Head of the Table: David Lubarsky, MD, MBA

by
  • Wald, Samuel, MD, MBA, FASA
| Oct 15, 2018

David Lubarsky, MD, MBA, on Leadership and Changing the Status Quo

david-a-lubarsky-uc-davisAs the new Vice Chancellor of Human Health Sciences and Chief Executive Officer for UC Davis Health, David Lubarsky, MD, MBA, is in the top echelon of healthcare leaders. 

For the last 6 years, Dr. Lubarsky was the Chief Medical Officer and Systems Integration Officer at the University of Miami Health System (UHealth), and before that was the first CEO of UHealth’s 1,100 physician practice.  He was chair of Miami’s department of anesthesiology from 2001 until he left this past July.

From an early age, Dr. Lubarsky was interested in operational economics. Whether it was inventing a solar energy project in high school during the oil embargo that was adopted by the district school board or reconstructing the entire NYU anesthesiology staffing plan as a second-year resident, you would find Dr. Lubarsky taking the lead in improving operations. 

Throughout his years of leadership, Dr. Lubarsky has positively affected the healthcare system since the early 90s and hopes to make even more of an impact in his new role.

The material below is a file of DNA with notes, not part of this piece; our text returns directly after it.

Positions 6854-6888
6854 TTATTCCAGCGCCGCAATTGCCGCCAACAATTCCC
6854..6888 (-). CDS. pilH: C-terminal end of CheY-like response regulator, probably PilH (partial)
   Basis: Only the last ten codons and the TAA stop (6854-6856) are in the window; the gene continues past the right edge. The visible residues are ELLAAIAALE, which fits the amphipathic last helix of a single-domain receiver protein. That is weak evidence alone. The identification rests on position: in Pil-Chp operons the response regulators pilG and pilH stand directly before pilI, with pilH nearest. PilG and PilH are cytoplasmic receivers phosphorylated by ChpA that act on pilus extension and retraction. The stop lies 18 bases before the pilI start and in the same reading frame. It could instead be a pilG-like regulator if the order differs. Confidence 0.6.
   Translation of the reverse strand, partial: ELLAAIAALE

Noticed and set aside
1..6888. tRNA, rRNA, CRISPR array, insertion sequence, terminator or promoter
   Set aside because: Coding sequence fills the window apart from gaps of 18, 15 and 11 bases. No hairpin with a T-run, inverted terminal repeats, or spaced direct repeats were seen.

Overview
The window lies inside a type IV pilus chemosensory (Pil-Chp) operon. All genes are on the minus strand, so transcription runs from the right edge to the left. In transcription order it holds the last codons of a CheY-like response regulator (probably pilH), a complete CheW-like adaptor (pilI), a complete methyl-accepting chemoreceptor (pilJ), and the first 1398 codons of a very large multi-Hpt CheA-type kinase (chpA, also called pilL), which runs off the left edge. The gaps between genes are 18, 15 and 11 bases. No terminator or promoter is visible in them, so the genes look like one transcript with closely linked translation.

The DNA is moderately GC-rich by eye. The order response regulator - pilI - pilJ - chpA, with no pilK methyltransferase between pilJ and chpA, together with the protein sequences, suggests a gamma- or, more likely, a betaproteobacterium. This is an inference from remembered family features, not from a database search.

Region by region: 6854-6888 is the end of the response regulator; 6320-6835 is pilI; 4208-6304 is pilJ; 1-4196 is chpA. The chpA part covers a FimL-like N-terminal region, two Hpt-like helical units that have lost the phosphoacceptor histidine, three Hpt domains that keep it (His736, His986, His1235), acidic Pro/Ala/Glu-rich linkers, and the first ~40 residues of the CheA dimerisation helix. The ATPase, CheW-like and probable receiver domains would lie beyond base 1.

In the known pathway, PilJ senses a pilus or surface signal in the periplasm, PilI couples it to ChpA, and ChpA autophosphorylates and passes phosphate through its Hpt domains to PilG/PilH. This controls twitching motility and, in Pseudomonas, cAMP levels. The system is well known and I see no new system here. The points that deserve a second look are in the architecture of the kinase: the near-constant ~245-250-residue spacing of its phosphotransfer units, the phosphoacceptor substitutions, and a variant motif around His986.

This interview, which was condensed and edited for clarity, was conducted by CSA President Sam Wald, MD, MBA, FASA. 

Did you have any leadership positions in your life as a child, teenager, or early on in college? 

From an early age, I have been interested in improving operations and not accepting status quo. In my senior year of high school, I invented a solar energy project. I then sold it to my school board and got approval to install it during the oil embargo back in the 70s. Following high school, I enrolled in a scholars program in medicine which was a combined undergrad medical school at Washington University. The program was designed to create leaders in medicine. I got to meet a lot of prominent faculty and university administrators during my years there and they had a great influence on me. Long before there were duty hours, I reconstructed the entire NYU anesthesiology staffing plan when I was a second-year resident, so no one would have to work more than 24 hours without increasing costs. We used to work 36 straight hours. 

How did you bring that forward given that you were a resident?

After having been up for 30 straight hours administering anesthesia, I fell asleep for 5 minutes in the operating room. Still to this day, it is the scariest moment of my life and I vowed it would never happen again. You can’t put people past their limit of endurance just because that’s the way it’s always been done. I got people to sign onto the fact that we could come up with a better way to deliver better care without increasing costs or adding more personnel and still achieve our goal. It’s about fixing things in a way that doesn’t break the bank and finding optimization strategies that allow you to do a better job within the given constraints of a system.